Lord of the Rings (1978) dir. Ralph Bakshi
Voices by: Christopher Guard, William Squire, Michael Scholes, John Hurt, Simon Chandler, Anthony Daniels
By Alan Bacchus
Timed well with the Blu-Ray release of the Peter Jackson version of ‘Lord of the Rings’ is the first screen incarnation of the story, the Ralph Bakshi animated version. It runs 132mins, which is less running time than any one of Jackson’s Rings movies, and sure it ends on an unsolved cliffhanger, and sure it condenses much of the dense text of Tolkien, but for non-Tolkien devotees for such as I, it makes for a surprisingly well told ‘abridged’ (though aesthetically-dated) version of the story.
Bakshi's version represents 'Fellowship of the Ring' and 'The Two Towers' books, with the misfortune of having an unsolved cliff-hanger ending. The film was not a success and thus, the sequel and final chapter of the story was never completed.
Ralph Bakshi's unmistakable animation style, for the most part, creates a unique mood and tone for the story. And looking back at the time period when serious sci-fi and fantasy were non-existent, Bakshi’s (time-constrained) reverence to the material and his commitment to telling an adult fantasy picture is a remarkable achievement and decades ahead of his time.
To create a sense of serious realism Bakshi used rotoscoping techniques to animate his characters. Rotoscoping is a rarely used cinematic art form which involves hand drawing over top of live action footage, frame by frame. The result is a fluidity in motion difficult to achieve through traditional handdrawn cell animation. Of course, this meant that Bakshi had to film the entire movie with real actors, sets, locations, props, horses etc before animating the film. Again, a remarkable achievement.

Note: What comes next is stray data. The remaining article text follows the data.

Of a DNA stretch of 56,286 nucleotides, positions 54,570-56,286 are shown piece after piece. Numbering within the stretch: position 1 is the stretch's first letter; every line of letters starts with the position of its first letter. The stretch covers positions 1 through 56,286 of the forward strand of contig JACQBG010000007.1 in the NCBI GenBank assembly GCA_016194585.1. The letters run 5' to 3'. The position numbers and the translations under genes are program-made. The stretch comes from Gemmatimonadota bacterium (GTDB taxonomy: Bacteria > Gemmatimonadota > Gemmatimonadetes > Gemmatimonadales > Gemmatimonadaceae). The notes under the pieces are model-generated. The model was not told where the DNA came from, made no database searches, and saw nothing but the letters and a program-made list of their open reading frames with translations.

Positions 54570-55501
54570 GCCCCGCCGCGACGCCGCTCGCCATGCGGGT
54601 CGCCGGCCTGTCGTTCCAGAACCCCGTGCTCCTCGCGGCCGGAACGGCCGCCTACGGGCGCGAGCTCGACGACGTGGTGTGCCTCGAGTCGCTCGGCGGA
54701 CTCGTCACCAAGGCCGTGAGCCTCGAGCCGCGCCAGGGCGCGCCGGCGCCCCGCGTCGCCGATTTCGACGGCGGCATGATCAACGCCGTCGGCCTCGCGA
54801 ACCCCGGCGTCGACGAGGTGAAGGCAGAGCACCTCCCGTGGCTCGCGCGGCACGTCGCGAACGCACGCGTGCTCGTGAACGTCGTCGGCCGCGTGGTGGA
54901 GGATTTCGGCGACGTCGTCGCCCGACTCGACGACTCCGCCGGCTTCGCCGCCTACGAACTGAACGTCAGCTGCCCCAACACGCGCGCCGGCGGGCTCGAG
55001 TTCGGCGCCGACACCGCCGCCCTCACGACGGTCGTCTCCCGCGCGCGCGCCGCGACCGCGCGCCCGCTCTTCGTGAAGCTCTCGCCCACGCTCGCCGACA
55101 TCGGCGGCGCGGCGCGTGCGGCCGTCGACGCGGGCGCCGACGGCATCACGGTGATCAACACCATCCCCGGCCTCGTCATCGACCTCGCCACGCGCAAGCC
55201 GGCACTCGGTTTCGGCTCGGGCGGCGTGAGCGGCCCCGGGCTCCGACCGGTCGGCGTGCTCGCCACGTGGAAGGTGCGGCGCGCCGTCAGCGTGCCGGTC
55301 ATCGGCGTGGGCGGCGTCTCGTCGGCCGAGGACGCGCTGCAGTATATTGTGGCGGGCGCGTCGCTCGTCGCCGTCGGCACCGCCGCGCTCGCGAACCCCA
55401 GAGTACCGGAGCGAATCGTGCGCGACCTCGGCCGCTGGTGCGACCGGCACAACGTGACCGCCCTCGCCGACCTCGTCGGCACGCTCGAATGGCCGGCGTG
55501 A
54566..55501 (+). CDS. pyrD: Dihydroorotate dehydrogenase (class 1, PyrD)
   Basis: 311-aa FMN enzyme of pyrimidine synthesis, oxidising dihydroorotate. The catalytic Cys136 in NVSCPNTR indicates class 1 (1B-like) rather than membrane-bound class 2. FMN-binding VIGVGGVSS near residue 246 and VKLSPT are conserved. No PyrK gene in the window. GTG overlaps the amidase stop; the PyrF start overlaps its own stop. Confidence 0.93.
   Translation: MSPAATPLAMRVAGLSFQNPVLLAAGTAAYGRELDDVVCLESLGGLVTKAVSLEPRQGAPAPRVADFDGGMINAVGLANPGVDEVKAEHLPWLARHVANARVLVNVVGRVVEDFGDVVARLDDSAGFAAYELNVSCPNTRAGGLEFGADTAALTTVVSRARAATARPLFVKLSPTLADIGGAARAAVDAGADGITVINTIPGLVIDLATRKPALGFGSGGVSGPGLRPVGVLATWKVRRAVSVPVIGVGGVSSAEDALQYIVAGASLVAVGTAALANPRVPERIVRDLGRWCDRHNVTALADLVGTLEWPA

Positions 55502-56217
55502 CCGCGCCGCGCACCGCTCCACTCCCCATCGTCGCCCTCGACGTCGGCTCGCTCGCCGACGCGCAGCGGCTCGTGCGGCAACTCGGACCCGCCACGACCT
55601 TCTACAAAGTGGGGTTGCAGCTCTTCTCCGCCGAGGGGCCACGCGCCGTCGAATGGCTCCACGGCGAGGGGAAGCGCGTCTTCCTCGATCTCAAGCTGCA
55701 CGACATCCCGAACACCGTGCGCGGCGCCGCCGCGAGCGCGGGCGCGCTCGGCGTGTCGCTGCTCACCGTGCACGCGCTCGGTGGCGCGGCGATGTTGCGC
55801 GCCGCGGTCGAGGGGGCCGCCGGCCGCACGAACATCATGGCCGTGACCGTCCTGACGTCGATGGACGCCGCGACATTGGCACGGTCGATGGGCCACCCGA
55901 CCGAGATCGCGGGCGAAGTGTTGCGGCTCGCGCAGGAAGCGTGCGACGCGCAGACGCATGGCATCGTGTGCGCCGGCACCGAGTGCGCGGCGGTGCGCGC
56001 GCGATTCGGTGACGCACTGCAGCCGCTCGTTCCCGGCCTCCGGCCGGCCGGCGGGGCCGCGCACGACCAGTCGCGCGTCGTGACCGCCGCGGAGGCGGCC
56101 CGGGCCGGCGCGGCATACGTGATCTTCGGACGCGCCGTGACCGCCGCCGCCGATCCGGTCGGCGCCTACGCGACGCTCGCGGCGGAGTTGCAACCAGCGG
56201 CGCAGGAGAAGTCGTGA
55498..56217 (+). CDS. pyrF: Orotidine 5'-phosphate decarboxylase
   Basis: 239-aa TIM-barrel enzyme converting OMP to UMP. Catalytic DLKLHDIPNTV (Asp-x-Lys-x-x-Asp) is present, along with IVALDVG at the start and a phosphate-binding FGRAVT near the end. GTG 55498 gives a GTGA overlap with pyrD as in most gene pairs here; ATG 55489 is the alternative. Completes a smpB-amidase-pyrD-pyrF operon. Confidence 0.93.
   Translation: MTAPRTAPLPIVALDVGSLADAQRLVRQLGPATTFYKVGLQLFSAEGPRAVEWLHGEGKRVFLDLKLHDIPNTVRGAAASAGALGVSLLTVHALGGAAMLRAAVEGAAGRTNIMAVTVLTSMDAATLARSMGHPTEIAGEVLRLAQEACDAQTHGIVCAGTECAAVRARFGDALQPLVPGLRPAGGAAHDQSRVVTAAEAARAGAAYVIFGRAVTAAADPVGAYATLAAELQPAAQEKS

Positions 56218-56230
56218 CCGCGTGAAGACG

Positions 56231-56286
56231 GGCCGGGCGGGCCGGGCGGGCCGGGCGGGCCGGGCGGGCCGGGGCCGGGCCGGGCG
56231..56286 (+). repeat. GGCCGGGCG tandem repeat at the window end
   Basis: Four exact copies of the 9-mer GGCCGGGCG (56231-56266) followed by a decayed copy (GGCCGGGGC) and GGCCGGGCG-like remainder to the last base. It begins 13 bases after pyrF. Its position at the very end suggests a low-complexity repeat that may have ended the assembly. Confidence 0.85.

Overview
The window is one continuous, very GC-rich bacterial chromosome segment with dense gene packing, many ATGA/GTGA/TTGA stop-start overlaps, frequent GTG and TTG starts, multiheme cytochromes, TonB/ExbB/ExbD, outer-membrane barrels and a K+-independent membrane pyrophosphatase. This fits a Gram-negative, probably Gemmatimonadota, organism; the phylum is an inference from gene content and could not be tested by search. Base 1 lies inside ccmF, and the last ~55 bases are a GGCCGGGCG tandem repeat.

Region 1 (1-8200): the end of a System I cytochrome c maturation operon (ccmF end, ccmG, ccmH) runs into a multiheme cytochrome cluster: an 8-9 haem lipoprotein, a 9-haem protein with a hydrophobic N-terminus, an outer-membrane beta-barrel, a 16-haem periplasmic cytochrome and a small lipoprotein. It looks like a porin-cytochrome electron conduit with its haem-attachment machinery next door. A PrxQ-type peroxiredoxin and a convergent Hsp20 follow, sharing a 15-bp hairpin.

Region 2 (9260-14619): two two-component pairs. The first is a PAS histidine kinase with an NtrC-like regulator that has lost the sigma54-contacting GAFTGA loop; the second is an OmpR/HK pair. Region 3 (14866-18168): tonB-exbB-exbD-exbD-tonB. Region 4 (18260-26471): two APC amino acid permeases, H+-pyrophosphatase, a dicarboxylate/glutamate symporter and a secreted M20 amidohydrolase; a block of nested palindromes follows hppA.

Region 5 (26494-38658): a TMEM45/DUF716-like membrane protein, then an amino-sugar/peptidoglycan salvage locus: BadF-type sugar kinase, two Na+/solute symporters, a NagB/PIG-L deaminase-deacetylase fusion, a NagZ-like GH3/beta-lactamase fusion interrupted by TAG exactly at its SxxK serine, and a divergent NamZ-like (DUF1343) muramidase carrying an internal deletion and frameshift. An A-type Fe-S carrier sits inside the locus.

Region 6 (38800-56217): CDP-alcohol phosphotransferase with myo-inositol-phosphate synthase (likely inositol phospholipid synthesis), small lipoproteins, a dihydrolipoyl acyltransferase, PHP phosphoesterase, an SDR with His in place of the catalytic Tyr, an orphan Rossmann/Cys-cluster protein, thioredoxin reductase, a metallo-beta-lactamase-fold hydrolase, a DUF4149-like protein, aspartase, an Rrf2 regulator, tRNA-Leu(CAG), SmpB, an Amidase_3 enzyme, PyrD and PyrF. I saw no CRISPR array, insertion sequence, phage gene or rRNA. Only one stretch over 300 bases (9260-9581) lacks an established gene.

Bakshi’s film is actually enhanced by the presence of Peter Jackson’s film. For those who haven't read the novels, we get to use Jackson’s near full text adaptation as a reference point to Bakshi’s abridged version. And so as the film clips along with a sharp pace, plot wise, we realize how little Bakshi’s version differs from Jackson’s. Credit to writers Chris Conkling and Peter Beadle who manage to squeeze in all the major set pieces of the books, and getting in and out of each scene at the right time to conserve precious running time, arguably at the expense of the ‘breathing room’ and internal reflection of the characters.
The film opens with the same voiceovered preamble to the rings forged for Men, Elves, Dwarves and of course, the one ring to rule them all. Then there’s the introduction to the Shire, Bilbo, Gandalf and Frodo. The one major difference involves the timeline of Frodo’s possession of the ring. In Bakshi’s version Bilbo gives Frodo the ring, which he holds for 17 years before Gandalf returns to send him on his way to Rivendale. Jackson’s condensing of Tolkien’s timeline creates a greater sense of urgency and instinctual action which benefits these scenes better.
Once on his way the events which befall Frodo are scene for scene exact to Jackson’s version, save for the elimination of the Arwen character who brings Frodo to Rivendale. The midpoint of the film is the Rivendale sequence and thus, the second half condenses the second half of 'Fellowship of the Ring' AND 'The Two Towers' into just over an hour of screen time. Bakshi even manages to trump the emotional gravitas of Boromir’s death. While Jackson’s overloaded this scene with exaggerated music and melodrama, Bakshi’s is arguably the more elegant and genuine of the two.
While there’s innovation in Bakshi’s style of animation, it’s also inconsistent aesthetically, and for lack of a better word dated. The characters are a mix of comic strip simplicity and the rotoscoped realism. Legolas for instance looks like he's pulled from TV Fun House, or an episode of He-Man, while the Aragon is drawn like the brooding hero he should be. What we miss most from Bakshi’s style is the details of landscape and the environment which seem glossed over likely for budgetary purposes. As such the characters often seem to be moving through matted backdrops instead of a fully realized alternate world.
Regardless of your opinion of this version, Bakshi’s cultural importance in cinematic animation is never questioned. The Blu-Ray contains a decent half hour documentary looking back at Bakshi’s bold career which up to him creating ‘Lord of the Rings’ – a rebellious career which bucked all traditions of the genre.
'Lord of the Rings' is available on Blu-Ray from Warner Home Video